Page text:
The microbiome is now known to contribute significantly to human health and disease, to regulate global biogeochemistry, and to harbour much of our planet’s genetic diversity. Microbes play important roles in ecosystems of all types. Despite their small size, the sheer number of microbes living on the planet will influence resource management and distribution. They evolve and adapt rapidly; they provide a largely untapped resource for innovation and technological advances in many fields. Its potential for applications in medicine, the environment, agriculture, energy production and nutrition is clear, yet an innovative exploration of the power of micro-organisms is needed.

Support Criteria

  • The project has to be rooted at a Swiss university, federal institute of technology, research institutions affiliated with Swiss universites or at a university of applied sciences
  • Clear project identity
  • Application- and impact-oriented in high-impact fields
  • Original, innovative, creative
  • Interdisciplinarity and cross-institutional collaborations
  • Not merely additional (residual) financing of large initiatives
  • 2 to max. 3 years, to max. CHF 300,000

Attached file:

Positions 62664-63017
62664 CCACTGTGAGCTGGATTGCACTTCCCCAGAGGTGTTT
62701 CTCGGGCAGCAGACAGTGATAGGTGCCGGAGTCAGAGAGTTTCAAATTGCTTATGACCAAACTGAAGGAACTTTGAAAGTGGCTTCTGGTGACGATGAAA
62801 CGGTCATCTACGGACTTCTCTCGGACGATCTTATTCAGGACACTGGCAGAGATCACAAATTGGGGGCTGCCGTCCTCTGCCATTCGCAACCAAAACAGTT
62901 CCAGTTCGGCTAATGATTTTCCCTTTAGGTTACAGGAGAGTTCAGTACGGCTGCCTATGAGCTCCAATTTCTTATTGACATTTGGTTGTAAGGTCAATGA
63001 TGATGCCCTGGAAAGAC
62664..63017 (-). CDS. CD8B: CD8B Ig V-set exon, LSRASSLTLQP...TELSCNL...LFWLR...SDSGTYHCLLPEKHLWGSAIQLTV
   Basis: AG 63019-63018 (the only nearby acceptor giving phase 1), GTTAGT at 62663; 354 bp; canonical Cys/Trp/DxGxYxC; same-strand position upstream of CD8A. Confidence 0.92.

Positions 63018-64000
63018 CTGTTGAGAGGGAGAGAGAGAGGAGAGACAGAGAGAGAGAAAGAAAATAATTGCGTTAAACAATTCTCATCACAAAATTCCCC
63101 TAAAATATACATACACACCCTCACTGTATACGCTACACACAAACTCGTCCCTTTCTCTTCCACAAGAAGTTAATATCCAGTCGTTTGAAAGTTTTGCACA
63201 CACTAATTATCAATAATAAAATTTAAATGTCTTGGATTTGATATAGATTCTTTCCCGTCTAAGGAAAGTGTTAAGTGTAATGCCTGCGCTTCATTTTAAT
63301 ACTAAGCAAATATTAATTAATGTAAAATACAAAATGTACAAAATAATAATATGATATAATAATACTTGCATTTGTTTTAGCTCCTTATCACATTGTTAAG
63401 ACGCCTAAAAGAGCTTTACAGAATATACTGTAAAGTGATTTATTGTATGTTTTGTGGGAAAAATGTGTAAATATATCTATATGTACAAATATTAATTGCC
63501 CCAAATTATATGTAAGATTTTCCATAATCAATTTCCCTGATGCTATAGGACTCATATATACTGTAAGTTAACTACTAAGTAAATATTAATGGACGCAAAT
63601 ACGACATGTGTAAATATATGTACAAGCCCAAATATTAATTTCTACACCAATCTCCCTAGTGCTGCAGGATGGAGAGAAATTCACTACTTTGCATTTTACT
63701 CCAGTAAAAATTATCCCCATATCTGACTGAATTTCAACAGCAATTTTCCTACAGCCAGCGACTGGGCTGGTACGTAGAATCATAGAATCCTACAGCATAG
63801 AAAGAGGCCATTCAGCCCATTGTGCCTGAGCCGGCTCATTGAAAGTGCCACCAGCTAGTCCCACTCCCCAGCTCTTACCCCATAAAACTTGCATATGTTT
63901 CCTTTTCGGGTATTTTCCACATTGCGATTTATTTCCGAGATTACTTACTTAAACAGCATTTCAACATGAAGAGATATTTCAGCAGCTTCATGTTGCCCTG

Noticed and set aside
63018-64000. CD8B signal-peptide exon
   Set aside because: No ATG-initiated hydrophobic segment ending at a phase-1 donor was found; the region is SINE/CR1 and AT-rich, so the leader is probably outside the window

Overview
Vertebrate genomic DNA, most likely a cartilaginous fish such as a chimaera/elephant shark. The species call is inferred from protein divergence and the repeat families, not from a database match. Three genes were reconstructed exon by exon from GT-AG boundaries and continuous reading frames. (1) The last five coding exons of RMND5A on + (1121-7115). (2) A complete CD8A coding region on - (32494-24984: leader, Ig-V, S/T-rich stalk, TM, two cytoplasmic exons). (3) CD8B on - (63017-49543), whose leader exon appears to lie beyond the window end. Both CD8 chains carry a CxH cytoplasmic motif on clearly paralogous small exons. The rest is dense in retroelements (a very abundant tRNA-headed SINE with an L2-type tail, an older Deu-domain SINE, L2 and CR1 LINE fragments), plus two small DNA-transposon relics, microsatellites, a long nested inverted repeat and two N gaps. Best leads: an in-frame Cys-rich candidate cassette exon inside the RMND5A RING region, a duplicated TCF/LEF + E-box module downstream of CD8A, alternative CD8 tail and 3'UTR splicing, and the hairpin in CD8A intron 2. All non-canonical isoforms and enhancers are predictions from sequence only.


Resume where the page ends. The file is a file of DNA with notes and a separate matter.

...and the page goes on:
• No infrastructure financed, only salaries and material costs linked to project

Submission of Projects

The call 2019 is closed, information aobut the call 2020 will be communicated in February 2020.

The application process on our webportal for the „Microbials" program consists of two stages (online application, project proposal form). When composing your application, please follow the steps given below and answer all questions. We cannot accept proposals with incomplete information.

1. Fill out the online application form; you can save your work at any time.

2. Download the project proposal form

  • Fill out all fields in the Word template (shaded background). Use Times New Roman 11 and limit the proposal to 10 pages (excluding attachments).
  • The proposal must include a letter of endorsement from the Institute/Department Head.

Upload your project proposal form (Word template) including all attachments in the section “Proposal upload” of the web portal as one single pdf document.